We are also concerned about the countries that are eligible for DFID loans. Do the Government plan to lend to projects in countries that have failed to repay debts owed to this country in the past?
We have not debated debt relief to any great extent so far in considering the Bill, but it is an important aspect of the Department's work. Through the Jubilee 2000 initiative, with which many hon. Members were associated, we all learned a great deal about the vicious cycle in which developing countries borrow money that they are in no position to repay, and about the heavy burden of such unpayable debt.
We are pleased that the debt-relieving process has been successful in the majority of the countries for which it was envisaged, but I remain concerned about the capacity of some of the relevant countries to prevent the same thing from happening again, partly because debt relief can tackle the symptoms but not the cause of the accumulation of debt in the first place. I have already referred once this morning to what I fear is an impending problem for Afghanistan—the need to borrow a lot of money from the World Bank to fund reconstruction, which will result in its becoming yet another heavily indebted country.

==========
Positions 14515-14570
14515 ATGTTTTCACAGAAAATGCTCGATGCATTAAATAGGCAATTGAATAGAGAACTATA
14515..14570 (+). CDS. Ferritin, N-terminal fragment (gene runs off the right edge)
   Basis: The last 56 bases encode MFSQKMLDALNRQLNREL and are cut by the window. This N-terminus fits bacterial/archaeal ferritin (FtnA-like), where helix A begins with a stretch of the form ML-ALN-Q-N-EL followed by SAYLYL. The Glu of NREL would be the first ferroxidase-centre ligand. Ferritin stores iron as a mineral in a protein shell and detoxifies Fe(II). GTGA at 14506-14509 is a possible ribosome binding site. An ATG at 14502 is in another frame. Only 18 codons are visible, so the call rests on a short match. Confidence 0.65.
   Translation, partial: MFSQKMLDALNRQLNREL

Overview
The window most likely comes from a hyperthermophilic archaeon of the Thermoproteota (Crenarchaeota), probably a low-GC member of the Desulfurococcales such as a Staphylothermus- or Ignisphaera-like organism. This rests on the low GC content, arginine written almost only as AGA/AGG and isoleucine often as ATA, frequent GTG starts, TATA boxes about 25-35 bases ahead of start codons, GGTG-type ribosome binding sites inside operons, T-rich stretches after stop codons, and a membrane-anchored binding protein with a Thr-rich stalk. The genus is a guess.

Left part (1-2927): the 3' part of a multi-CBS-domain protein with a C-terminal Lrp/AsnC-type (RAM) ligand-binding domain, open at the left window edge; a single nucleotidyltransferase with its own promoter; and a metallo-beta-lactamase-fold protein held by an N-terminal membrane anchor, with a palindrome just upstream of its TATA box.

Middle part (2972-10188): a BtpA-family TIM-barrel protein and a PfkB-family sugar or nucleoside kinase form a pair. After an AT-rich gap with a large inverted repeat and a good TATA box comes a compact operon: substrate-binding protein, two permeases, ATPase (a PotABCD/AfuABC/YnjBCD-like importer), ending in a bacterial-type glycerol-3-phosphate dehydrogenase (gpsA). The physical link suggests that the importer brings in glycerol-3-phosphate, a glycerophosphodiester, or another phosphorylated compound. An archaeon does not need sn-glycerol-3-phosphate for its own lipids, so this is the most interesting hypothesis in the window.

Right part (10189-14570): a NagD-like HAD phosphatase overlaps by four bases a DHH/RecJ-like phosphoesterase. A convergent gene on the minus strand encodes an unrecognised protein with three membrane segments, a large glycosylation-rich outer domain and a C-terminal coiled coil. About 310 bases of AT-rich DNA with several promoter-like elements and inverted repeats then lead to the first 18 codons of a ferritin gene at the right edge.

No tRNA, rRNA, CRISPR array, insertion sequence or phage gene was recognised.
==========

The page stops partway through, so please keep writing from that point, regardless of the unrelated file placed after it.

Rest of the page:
The amendment enables us to press the Minister about the general question of unpayable debts accruing in developing countries, and about what thought he has given to that question in the context of the Bill. It is not immediately apparent that the Bill contains more safeguards against some of the fundamental problems that we learned about from Jubilee 2000.
Norman Lamb: It seems to be a continuing theme of my remarks to say that, while I share the aspiration behind the amendment, it might have the unattractive consequence of constraining the Government in unintended ways. In some cases it might well be appropriate to exceed the 10 per cent. barrier, and I wonder why 10 per cent. should be fixed upon, rather than any other percentage.
Mrs. Spelman: It is a probing amendment.